This is the second part in a series discussing how public relations can leverage behavioral economics and use “nudging” to persuade stakeholders.
The behavioral economics concept of ‘nudging,’ refers to any aspect of the set of choices that influences individuals toward a desired outcome knowing that humans make biased, irrational decisions (especially when we are hungry).
Nudges also make use of the fact that we as humans have limited cognitive ability and attention capacity. Nudges are used in marketing but often overlooked in PR. Since a shared desired outcome of nudging and PR is to influence opinion or behavior, the strategy can effectively be used in communications.
When scrolling through Amazon and there is a ‘Only 1 left in stock’ sticker by an item, this is a nudge! It is leveraging the fact that losses loom larger than gains in the minds of humans, and the possibility of missing out persuades consumers to act.
For a strategy to be considered a nudge, it must not forbid any options or significantly change economic incentives. Also, the intervention must be easy and cheap to comply with and cannot be mandated.
In PR, nudges could be used to add decision points to the consumer or stakeholder journey. Decision points are points of inflection that cause one to stop and think. For instance, when working with an organization aiming to limit consumption of certain goods, portion-controlled packaging could be used to force the individual to stop and reflect before opening another packet.
It’s been seen time and again that people show preference to people who look like them and who have characteristics they desire. In public relations, influencers can be used who have similar, or desired, characteristics to the target audience. This nudge uses social proof to anticipate that people tend to copy the behavior of others like them or how they aspire to be.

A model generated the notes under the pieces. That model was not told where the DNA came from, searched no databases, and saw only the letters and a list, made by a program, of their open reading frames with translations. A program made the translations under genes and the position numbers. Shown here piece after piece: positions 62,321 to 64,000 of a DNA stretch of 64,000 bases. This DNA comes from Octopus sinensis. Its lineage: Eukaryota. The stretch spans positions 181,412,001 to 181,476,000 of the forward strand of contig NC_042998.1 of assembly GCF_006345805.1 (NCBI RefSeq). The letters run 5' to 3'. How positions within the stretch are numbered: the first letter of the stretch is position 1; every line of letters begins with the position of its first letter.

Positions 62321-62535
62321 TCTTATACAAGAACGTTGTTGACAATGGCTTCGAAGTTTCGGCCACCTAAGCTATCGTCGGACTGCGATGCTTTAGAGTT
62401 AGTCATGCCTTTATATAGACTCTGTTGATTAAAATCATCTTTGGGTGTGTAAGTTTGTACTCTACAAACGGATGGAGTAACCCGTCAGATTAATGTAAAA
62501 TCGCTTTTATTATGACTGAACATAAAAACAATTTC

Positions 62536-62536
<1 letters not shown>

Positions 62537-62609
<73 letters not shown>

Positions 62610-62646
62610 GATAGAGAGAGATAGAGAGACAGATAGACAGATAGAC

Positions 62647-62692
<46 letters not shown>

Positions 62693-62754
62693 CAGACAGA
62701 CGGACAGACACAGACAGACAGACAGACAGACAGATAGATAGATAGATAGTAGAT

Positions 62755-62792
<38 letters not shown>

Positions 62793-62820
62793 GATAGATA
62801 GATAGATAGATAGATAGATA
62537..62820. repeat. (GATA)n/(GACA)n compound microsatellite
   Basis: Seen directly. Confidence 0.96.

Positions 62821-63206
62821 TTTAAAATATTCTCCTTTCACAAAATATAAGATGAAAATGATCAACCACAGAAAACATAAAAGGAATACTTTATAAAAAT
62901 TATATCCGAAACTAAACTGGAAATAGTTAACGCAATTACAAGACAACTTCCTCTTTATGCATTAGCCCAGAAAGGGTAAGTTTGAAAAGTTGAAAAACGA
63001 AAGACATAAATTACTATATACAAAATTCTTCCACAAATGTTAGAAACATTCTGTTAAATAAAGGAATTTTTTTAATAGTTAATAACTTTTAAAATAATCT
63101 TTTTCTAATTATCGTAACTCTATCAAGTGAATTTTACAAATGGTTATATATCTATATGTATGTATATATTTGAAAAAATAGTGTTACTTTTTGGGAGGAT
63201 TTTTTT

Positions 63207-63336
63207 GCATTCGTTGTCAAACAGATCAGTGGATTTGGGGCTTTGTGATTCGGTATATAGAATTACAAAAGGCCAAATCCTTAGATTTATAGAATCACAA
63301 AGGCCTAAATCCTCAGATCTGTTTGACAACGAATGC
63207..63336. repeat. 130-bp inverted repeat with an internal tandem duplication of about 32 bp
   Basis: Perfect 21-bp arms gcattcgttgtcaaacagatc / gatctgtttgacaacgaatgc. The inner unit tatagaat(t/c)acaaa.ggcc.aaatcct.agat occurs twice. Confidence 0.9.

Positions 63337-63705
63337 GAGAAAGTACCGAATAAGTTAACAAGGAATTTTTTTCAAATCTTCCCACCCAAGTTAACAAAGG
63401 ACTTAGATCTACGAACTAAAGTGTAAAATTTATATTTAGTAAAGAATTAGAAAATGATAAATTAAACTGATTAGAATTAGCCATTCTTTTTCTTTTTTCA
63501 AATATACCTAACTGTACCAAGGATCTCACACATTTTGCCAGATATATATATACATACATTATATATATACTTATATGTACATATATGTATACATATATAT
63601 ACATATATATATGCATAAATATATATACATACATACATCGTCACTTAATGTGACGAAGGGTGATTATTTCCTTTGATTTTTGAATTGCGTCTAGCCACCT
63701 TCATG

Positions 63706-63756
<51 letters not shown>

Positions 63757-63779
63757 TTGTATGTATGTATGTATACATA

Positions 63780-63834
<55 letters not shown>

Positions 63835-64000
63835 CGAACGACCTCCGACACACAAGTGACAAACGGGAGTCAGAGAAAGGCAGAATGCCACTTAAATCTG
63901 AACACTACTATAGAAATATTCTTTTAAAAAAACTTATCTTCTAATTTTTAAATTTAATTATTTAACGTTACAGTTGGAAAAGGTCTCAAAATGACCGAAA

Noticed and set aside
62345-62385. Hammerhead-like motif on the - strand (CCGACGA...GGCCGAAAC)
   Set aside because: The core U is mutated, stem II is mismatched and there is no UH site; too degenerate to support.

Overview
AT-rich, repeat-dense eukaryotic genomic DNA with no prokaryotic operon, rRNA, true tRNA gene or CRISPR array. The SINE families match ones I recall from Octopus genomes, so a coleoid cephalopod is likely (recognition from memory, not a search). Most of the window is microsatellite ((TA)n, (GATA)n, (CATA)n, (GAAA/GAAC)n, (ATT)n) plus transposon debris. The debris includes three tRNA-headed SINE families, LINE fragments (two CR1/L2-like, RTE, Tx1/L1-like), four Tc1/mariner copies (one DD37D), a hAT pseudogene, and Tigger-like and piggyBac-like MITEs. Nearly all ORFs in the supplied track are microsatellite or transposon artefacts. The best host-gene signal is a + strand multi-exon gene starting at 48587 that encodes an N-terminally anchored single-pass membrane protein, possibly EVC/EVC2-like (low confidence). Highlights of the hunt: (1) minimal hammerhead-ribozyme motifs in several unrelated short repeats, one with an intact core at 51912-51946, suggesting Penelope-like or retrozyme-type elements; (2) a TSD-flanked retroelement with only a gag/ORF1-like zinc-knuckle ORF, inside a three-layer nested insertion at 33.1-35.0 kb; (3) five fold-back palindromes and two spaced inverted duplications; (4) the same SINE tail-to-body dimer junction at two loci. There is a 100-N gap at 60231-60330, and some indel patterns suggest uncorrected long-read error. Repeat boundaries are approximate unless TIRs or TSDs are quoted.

Like with any strategy aiming to influence key stakeholders, nudging must be approached thoughtfully and in an ethical way. Nudges should be transparent, not covert or hidden.
Below are some examples of effective nudges that you may find in everyday life:
- Images on public garbage, recycling and food bins that show which items to go in each container.
- Hotel signs that say, “9 out of 10 guests before you helped conserve water by reusing towels.”
- Using a higher regular price to act as an anchor when comparing a sale price.
- Asking constituents who plan to vote for, which acts as a pre-commitment.
- Smaller plates to reduce the amount of food on a plate.
- Appointment reminders to reduce the ‘say-do-gap.’
- Default shipping options on Amazon.
Whether using nudging to influence stakeholders to support a client’s charitable cause, sign a petition, or be influenced to buy a client’s product, nudges are very useful in achieving desired outcomes for public relations professionals.
To learn more about how Xenophon crafts campaign messaging in to leverage strategies from behavioral economics and nudging, visit our website https://xenophonstrategies.com/services/strategic-messaging/.